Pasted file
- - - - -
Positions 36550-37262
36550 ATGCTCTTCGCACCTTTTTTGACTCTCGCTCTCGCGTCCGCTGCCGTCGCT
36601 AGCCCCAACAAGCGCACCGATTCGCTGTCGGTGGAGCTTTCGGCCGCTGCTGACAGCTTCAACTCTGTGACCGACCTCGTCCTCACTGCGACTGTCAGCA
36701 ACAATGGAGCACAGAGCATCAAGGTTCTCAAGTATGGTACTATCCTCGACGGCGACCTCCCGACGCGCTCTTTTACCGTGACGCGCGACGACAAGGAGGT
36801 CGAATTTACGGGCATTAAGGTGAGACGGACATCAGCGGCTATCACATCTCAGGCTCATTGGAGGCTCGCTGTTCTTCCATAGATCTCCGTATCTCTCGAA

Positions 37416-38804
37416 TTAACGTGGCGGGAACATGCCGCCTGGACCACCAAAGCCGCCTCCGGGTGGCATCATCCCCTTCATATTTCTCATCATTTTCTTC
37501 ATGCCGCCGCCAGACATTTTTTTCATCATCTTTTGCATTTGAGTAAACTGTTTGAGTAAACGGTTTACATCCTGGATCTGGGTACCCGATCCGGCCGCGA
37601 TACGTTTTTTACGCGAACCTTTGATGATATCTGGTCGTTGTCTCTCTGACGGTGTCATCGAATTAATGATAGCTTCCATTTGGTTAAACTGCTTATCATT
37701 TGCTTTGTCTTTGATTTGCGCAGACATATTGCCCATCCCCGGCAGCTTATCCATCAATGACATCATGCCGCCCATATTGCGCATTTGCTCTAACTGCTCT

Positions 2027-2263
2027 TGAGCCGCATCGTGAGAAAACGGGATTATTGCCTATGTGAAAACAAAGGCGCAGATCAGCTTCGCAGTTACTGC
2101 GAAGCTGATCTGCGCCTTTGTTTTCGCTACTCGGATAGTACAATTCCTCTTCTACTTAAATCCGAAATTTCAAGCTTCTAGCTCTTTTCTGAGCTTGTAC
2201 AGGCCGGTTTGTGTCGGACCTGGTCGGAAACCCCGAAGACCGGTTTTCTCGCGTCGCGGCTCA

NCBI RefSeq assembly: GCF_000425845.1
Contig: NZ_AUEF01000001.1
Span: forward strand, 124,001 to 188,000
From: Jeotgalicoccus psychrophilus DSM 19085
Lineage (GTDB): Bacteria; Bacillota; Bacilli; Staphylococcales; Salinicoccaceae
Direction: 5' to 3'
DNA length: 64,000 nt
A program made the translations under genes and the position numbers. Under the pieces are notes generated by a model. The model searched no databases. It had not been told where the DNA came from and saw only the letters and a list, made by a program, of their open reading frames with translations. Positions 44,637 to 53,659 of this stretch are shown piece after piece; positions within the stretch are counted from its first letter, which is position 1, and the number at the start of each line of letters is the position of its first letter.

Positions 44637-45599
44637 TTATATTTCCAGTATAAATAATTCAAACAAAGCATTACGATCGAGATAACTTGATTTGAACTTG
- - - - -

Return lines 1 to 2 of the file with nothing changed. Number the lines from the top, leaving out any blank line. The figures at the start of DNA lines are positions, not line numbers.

Positions 36550-37262
36550 ATGCTCTTCGCACCTTTTTTGACTCTCGCTCTCGCGTCCGCTGCCGTCGCT